Those who lobby for term limits in Congress are very aware that many senators and representatives have made a career on Capitol Hill, staying in office long past their effectiveness and capabilities.
Although some individuals stay energetic and alert in later years, some who are aged may not be able to keep pace with politics, are out of touch with constituents, and are actually figureheads supported by staffers.
Such situations are fodder for comedy on television and in movies, but there are actual instances of this present in our government today.
California Democrat Sen. Dianne Feinstein at 89 years has been a senator since 1992, for thirty years. Such experience is valuable unless the person holding it is experiencing cognitive decline and confusion. There have been reports of years of such cognitive decline surrounding Feinstein.
The New York Times reported last May regarding Feinstein that “Democrats have quietly accepted the California senator’s memory issues as the status quo, even as her inner circle frets that the spectacle of her difficulties on the job could tarnish her legacy.”
The Times noted that she “sometimes struggles to recall the names of colleagues, frequently has little recollection of meetings or telephone conversations, and at times walks around in a state of befuddlement – including about why she is increasingly dogged by questions about whether she is fit to serve in the Senate representing the 40 million residents of California” according to half a dozen lawmakers and aides who spoke on the condition of anonymity.
“Really, for the last couple of years, I’ve been hearing that Dianne Feinstein has been struggling, particularly with short-term memory issues, so that her staff will brief her and then she’ll forget what she’s been told or that she’s been briefed at all,” The New Yorker reporter Jane Mayer said in 2020.
So it is no secret that Feinstein’s reign is coming to an end. But in a recent press conference, she stated that she would be running again. As she made the statement, her staffers rushed to correct her.
After announcing her retirement online Tuesday, Feinstein, 89, was recorded at a press gaggle saying: “Well, I haven’t made that decision. I haven’t released anything. “A staffer responded to her: “Senator, we put out the statement.” Feinstein replied, “You put out the statement? I didn’t know they had put it out. So, it is what it is. I think the time has come.”
The press overheard the exchange that she did not know that her staff had announced her retirement and that she had not made the decision to not run in 2024. National Journal reporter Savannah Behrmann said the recording sounded as if Feinstein said: “I should have known they put it out.”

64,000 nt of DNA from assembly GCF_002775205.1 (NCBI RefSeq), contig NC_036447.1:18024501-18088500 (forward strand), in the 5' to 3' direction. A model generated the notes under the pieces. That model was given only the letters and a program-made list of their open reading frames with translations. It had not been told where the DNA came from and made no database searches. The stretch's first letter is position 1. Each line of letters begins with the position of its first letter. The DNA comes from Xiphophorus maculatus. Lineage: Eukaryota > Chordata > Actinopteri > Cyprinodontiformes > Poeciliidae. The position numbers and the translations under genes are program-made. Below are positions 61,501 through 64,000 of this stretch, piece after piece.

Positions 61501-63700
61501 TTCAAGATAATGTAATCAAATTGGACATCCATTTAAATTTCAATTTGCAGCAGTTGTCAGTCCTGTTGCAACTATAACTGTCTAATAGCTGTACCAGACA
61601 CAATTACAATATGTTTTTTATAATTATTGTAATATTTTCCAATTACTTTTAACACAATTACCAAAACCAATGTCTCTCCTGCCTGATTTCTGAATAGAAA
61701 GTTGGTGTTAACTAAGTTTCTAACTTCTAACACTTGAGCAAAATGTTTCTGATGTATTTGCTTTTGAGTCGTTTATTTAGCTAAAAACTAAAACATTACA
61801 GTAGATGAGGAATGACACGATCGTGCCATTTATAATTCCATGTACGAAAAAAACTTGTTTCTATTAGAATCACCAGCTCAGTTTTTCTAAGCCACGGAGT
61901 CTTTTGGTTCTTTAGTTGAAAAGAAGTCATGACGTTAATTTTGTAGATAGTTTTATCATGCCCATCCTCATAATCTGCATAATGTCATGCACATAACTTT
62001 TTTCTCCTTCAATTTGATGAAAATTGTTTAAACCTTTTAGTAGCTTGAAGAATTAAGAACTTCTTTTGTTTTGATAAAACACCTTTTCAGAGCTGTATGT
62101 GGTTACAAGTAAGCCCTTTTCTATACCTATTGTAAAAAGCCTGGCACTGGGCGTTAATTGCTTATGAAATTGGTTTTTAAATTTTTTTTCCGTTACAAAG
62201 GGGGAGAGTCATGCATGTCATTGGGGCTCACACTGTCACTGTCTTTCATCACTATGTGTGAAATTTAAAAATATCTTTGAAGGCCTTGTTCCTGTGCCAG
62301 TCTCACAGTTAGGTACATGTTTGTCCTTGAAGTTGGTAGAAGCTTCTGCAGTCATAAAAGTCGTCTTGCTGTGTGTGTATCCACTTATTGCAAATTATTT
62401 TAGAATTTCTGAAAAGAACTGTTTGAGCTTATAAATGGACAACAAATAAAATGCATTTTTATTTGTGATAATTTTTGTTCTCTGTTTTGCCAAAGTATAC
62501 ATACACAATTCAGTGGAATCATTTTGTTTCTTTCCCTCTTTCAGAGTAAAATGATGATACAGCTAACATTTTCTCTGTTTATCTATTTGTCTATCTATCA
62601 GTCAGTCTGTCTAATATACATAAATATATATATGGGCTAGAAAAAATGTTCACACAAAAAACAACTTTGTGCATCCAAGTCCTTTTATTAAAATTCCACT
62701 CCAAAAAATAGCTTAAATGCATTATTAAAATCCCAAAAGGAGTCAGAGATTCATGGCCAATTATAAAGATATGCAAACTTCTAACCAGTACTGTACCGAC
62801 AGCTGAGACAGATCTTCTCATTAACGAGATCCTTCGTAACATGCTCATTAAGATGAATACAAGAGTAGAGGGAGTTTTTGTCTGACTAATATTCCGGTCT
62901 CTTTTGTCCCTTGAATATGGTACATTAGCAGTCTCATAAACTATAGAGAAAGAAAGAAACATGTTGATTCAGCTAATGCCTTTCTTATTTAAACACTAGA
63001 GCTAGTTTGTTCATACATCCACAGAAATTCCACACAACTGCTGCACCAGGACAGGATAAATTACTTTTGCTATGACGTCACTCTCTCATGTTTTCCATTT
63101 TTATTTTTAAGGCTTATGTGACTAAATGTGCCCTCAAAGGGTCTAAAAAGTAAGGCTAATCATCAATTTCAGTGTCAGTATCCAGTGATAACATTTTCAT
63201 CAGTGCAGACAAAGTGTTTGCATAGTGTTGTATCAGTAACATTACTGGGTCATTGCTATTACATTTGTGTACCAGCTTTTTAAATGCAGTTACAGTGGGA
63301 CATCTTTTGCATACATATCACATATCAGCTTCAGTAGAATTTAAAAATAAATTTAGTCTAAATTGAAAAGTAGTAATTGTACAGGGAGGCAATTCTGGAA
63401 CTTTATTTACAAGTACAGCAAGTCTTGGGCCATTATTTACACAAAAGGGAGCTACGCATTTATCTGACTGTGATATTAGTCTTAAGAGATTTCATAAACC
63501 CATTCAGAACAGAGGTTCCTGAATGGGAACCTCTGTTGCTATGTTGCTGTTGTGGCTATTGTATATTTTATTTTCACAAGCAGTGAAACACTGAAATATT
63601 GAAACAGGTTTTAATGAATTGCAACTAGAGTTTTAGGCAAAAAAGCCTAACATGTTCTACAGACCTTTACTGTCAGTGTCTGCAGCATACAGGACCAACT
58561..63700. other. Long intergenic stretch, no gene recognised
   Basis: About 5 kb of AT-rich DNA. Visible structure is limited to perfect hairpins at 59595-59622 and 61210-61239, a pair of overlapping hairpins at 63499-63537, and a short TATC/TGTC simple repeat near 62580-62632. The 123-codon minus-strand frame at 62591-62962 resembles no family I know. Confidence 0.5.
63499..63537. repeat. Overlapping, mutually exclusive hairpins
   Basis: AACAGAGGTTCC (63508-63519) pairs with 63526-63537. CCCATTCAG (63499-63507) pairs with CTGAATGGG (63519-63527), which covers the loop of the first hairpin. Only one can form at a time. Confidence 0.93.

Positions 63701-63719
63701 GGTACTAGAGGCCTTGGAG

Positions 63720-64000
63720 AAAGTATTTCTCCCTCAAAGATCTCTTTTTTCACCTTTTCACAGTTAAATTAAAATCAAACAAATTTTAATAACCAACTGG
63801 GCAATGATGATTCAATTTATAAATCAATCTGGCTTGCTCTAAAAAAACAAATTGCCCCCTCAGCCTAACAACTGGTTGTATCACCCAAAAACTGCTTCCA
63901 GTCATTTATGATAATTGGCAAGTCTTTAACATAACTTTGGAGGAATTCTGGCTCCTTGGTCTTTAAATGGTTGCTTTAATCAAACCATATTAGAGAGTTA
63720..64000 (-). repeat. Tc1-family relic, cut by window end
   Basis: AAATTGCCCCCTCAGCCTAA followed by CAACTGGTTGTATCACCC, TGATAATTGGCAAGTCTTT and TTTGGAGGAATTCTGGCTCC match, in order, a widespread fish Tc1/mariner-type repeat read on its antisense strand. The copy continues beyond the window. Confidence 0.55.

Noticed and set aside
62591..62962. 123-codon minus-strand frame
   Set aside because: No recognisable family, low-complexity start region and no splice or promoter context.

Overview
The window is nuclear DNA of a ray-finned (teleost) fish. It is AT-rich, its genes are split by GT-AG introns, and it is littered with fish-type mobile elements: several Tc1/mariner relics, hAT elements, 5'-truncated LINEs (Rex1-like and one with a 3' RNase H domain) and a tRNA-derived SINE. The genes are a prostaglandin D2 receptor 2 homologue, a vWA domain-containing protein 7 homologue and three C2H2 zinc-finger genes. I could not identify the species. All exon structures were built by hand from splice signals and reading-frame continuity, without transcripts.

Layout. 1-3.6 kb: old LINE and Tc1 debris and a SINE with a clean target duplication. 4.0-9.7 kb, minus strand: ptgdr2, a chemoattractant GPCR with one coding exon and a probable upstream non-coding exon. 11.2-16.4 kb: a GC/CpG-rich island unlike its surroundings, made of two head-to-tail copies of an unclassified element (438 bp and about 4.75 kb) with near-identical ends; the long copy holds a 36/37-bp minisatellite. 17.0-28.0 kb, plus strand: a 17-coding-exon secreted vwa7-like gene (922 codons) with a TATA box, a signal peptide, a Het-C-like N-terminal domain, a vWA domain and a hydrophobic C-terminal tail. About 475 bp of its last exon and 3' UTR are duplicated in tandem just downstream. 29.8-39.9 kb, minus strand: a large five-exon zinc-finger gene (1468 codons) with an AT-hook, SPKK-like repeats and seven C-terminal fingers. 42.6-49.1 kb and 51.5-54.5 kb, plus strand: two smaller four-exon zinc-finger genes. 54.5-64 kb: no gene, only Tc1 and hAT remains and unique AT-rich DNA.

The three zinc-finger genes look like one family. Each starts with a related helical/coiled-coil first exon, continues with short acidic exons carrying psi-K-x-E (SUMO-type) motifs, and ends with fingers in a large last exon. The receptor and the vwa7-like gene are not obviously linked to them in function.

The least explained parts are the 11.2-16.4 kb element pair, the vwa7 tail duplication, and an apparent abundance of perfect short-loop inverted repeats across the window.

.@SenFeinstein appeared to be unaware that her staff released a statement that she's stepping down in 2025.
Here's audio of when reporters asked her about it & she responded "I haven't released anything."
In recent years, questions have arisen about her short term memory. pic.twitter.com/HLvZTaNTqs
— Elex Michaelson (@Elex_Michaelson) February 15, 2023
And with that unfortunate exchange, it was revealed not only that Feinstein is ending her Senate career, but also that it is a wise and timely decision. She is the oldest sitting Senator serving at this time. Her statement implies that she will still be active in the Senate during her remaining months in matters that affect her state of California.
“I am announcing today I will not run for reelection in 2024 but intend to accomplish as much for California as I can through the end of next year when my term ends,” she said
Other Democrats have already been jockeying into position to claim the long-standing seat. California Democratic Reps. Katie Porter and Adam Schiff launched campaigns for Feinstein’s seat last month, Just The News reports.
Katie Porter is a 49-year-old newly elected member of the House of Representatives representing California’s 47th District. She attended Yale and Harvard Law School. Her website states that she is a “nationally renowned leader in the fight to protect consumers, taxpayers, and middle-class families” as a consumer advocate against big business.
Adam Schiff was in the California State Senate before being elected to the U.S. House of Representatives in 2001. the 62-year-old attended Stanford and Harvard Law School. Schiff has recently made news when he was kicked off the House Intelligence Committee by new leader Republican Kevin McCarthy. McCarthy also removed Democrat Eric Swalwell of California from the committee, and alleged that both men had failed to rise to the level of integrity needed for placement on such a delicate committee. McCarthy stated, “integrity matters, and they have failed in that place.”
Although new Minority leader Hakeem Jeffries has protested the change, and asked that they be reappointed saying there is no “precedent or justification ” for rejecting them, appointments to the Intelligence panel are the prerogative of the Speaker alone.
Accused of making moves out of revenge of what the Democrats did in the last congress, replacing Republicans on committees, McCarthy stated, “this is not similar to what the Democrats did. Those members will have other committees but the Intel committee is different. The Intel committee’s responsibility is to the national security to America.” McCarthy has alleged that both men’s actions are contrary to that responsibility.